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Market Digest Nigeria

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Nigerian Newspapers Headlines (29th April,2019)

minimum wage

Recently President Buhari approved the implementation of the N30,000 minimum wage. This came after a tussle by the Nigerian Labour Congress (NLC) for the minimum wage to be increased from N18,000 to N30,000. However state chapters of the NLC  have decided to meet and negotiate with state governments on the implementation of the new minimum wage by workers day, 1st May, 2019.

This made headline story for some major Nigerian Newspapers. Read more about this below:

minimum wage

Punch Newspaper: N30,000 minimum wage: NLC chapters set to write govs on implementation

Some state chapters of the Nigeria Labour Congress have indicated strongly that they  will as from May 1 begin talks with their state governments on the implementation of the N30,000 minimum wage recently approved by President Muhammadu Buhari. While others insisted that they would wait for a circular from the National Salaries, Incomes and Wages Commission before they could start negotiation.

The State NLC said that they would not tolerate any reduction in the N30,000 minimum wage by any state government. The newly inaugurated State Chairman of the NLC, Ekiti State Olatunde Kolapo told The PUNCH that the NLC will meet with the state government on May 1st but not to negotiate because the new minimum wage has been signed into law. The meeting is strictly to find out when it will be implemented, because NLC in Ekiti will not accept anything less than N30,000.

The state NLC Chairman of Osun State, Jacob Adekomi said they have received communication from the NLC Headquarters to begin negotiations with the state government. He said he is certain the government will comply since the new minimum wage is a law.

The newly elected state chairman of Cross River NLC, Benedict Ukpepi said the implementation of the new minimum wage will be his first official assignment and he looks forward to meeting with the state government committee to discuss.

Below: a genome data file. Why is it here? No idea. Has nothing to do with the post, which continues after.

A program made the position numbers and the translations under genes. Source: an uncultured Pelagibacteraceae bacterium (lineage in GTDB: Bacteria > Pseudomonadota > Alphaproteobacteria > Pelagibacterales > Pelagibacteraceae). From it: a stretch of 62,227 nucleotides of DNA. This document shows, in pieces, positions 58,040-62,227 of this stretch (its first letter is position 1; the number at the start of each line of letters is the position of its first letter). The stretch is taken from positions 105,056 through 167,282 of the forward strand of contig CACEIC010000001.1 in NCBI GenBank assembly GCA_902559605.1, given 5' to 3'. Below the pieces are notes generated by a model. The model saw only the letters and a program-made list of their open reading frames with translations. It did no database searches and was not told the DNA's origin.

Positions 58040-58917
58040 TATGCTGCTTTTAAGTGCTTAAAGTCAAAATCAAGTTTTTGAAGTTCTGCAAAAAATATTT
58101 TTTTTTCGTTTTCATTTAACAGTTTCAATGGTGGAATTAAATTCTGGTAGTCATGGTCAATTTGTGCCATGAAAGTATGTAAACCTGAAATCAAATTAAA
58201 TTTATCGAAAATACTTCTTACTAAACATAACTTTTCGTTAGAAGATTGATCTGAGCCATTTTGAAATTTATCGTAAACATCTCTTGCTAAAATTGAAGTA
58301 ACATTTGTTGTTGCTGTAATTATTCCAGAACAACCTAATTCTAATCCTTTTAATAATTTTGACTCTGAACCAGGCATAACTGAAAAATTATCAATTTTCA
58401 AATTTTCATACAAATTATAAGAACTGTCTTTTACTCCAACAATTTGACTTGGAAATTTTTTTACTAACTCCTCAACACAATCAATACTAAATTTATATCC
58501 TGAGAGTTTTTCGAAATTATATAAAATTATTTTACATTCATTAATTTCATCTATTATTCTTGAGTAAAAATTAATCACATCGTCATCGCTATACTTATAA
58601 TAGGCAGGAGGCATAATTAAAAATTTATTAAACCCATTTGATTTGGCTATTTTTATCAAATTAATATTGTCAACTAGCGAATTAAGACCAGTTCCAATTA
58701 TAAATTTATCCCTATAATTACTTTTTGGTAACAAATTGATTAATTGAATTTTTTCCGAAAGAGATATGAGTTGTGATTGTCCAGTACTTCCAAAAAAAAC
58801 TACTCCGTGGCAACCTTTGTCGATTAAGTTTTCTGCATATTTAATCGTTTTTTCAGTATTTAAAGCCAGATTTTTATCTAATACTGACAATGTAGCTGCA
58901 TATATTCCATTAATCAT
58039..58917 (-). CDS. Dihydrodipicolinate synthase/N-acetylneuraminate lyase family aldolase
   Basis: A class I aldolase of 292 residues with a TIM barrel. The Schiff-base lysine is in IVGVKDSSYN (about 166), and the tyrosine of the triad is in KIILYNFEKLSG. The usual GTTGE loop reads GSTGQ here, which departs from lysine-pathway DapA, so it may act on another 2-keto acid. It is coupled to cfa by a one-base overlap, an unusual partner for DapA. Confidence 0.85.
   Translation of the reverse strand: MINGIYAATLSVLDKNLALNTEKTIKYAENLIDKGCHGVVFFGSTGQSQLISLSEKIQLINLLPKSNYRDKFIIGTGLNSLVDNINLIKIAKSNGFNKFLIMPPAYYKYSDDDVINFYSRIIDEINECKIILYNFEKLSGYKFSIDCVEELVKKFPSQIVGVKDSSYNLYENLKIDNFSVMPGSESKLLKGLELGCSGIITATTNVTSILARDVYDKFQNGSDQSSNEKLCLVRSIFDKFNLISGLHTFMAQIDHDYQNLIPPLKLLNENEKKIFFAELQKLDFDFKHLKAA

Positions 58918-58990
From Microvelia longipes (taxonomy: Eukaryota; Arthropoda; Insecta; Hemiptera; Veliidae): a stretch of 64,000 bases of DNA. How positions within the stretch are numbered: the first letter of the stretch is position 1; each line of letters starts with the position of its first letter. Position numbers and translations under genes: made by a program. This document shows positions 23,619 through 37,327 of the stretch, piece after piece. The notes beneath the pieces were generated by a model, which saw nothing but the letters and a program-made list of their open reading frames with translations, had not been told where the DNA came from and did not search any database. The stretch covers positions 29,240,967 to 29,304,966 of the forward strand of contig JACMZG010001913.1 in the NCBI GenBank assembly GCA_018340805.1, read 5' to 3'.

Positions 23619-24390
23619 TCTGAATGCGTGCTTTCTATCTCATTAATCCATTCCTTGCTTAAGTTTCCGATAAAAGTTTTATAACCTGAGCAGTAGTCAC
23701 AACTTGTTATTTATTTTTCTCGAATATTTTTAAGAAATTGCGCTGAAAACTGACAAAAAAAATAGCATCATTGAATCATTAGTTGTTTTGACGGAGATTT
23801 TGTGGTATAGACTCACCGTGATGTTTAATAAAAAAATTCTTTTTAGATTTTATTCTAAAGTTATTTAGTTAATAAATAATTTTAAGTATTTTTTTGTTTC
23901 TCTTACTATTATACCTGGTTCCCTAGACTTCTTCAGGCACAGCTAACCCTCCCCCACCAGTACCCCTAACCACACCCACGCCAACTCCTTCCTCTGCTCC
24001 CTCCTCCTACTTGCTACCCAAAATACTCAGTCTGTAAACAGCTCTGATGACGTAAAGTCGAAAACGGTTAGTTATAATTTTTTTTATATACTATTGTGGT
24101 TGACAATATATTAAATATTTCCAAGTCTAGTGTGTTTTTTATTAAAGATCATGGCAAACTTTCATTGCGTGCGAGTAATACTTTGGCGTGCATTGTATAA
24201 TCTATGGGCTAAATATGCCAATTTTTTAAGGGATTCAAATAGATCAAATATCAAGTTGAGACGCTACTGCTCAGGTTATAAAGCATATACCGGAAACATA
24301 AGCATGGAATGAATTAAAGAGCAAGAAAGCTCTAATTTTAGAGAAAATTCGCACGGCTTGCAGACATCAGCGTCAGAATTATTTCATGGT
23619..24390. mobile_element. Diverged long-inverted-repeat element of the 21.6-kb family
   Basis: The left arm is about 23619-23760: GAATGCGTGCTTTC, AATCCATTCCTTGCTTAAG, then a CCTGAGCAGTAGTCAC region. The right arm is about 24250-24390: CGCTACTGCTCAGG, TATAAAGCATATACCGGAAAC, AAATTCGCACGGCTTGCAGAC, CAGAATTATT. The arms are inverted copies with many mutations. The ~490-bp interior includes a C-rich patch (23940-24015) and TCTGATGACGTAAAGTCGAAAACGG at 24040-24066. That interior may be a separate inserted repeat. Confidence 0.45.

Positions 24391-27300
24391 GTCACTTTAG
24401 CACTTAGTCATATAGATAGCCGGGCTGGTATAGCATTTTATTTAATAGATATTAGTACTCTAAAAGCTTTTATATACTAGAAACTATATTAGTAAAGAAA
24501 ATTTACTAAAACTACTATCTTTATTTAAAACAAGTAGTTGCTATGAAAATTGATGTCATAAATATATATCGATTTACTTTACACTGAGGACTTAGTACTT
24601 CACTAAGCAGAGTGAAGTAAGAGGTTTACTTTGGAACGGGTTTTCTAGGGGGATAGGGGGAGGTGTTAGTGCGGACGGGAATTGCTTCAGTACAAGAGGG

Meanwhile the Akwa Ibom and Delta State governments have both agreed to pay the new minimum wage to their workforce. This was confirmed by the Awka Ibom state Head of Service, Mrs Ekereobong Akpan and the Delta State NLC Chairman, Mr Goodluck Ofobruku.

minimum wage

Guardian Newspaper: Outrage as Dickson signs bill for Bayelsa lawmakers’ life pension

The House of Assembly  in Bayelsa State passed a bill approving life pension for all past and current  members of the legislature. The bill  which was sponsored by the Leader of the House, Peter Akpe, who is said to be a close ally of Governer Seriki Dickson stirred up pandemonium in the state.

Because stakeholders in the state, including civil society organisations and political parties are preparing to protest. The bill approved N500, 000 post-service monthly pension to a speaker of the assembly, while a deputy speaker will receive N200, 000 and a member N100, 000 .

The citizens of the state are accusing the Governor for behind the passing of the bill without prior public hearing with them. They said the Governor is using this bill as compensation for members of his political party that lost their bid to be re-elected as members of the legislature.

minimum wage

Sun Newspaper: Anger over 2023 presidency

The National president of the Miyetti Allah Kautal Hore, Alhaji Bello Bodejo, has come under attacks over comment that the north will retain the presidency beyond 2023. Bodejo who spoke at the weekend  categorically told southerners, particularly the South East and Asiwaju Bola Tinubu, believed to be jostling to succeed President Muhammadu Buhari to forget it. However, the Concerned Fulani Leaders Forum  disowned Bodejo who they claimed lacked the mandate and moral standing to speak for the Fulani.

Meanwhile the Ohanaeze Ndigbo said Bodejo neither spoke for the north nor for the millions of progressive people scattered in the middle-belt. The Deputy National Publicity Secretary of Ohanaeze, Chief Chuks Ibegbu warned those who believe Nigeria belonged to them to desist from self-delusion, emphasizing that the Nigeria of today was not the Nigeria of old.

 

 

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